Learning From Animators to Improve PR2

Now that we're making progress with improving ROS and PR2 form and functionalities, we're starting to focus some of our research efforts on robot behavior design. This means we're pushing on our human-robot interaction efforts, extending our work from personal spaces to gaining a deeper understanding of other non-verbal behaviors in robots.

We want robots to be more human-readable, meaning that anyone watching the robot can make a reasonable guess at what it is doing. Our goals for this are two-fold: increase safety and make robots more effective in their interactions with and around people. If you knew that PR2 was about to plug itself into an outlet, you would also know that it's not safe to stand between the robot and the outlet. If you knew that PR2 needed your help, then you could help it perform a task more efficiently or was otherwise impossible to do alone.

To get this research and design rolling, we are learning from our animator friends, who know much more about breathing life into inanimate objects than we do. Professional animator Doug Dooley has been helping us to prototype PR2 behaviors to make its actions more human-readable and to design more interactive behaviors for PR2 to coordinate with people.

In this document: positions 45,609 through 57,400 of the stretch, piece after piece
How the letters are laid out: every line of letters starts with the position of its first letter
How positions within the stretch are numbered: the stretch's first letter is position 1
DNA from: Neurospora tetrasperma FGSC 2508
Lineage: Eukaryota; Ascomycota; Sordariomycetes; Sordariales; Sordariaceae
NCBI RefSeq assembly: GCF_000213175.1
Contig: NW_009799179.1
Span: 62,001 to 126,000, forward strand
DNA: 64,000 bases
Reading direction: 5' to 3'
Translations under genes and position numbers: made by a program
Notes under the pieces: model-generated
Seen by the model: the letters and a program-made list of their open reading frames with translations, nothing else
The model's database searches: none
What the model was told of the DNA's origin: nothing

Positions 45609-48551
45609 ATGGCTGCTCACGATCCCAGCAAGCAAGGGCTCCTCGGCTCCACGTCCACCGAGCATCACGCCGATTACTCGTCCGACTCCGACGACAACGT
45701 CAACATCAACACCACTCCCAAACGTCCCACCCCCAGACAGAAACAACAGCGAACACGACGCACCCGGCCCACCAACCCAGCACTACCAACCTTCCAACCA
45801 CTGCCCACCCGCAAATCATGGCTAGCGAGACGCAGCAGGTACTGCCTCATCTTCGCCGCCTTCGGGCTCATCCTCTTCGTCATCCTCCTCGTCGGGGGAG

During Milestone 2, PR2 would often sit still in front of a door, making it difficult for passersby to tell if it was just stopped in front of the door, it was trying to perceive the door, or if something had gone wrong. One possible behavior it could do to show it's working is this:

This second video shows another possible behavior for PR2 to show that it would like help with plugging itself into a wall outlet. If it turns out that the wall outlets are too difficult to find, too difficult to reach, or something else went wrong with plugging in, then PR2 could fall back on asking a passerby for help with the task like this:

These are just a couple of examples of communicative behaviors that we working out with Doug to learn how to apply techniques already perfected in animation to inform the design of more human-readable robot behaviors. In collaborating with him, our longer-term goal is to see if and how principles from animation can be used to improve both safety and effectiveness of human-robot interactions in the future, ideally testing these behaviors out across multiple robotic forms. We are also drawing from what we know about human non-verbal communication to inform the design of these behaviors.

If you are interested in seeing more of these animations, you're more than welcome to participate in our upcoming online study to evaluate these robot behaviors. Just sign up here!

-- Leila Takayama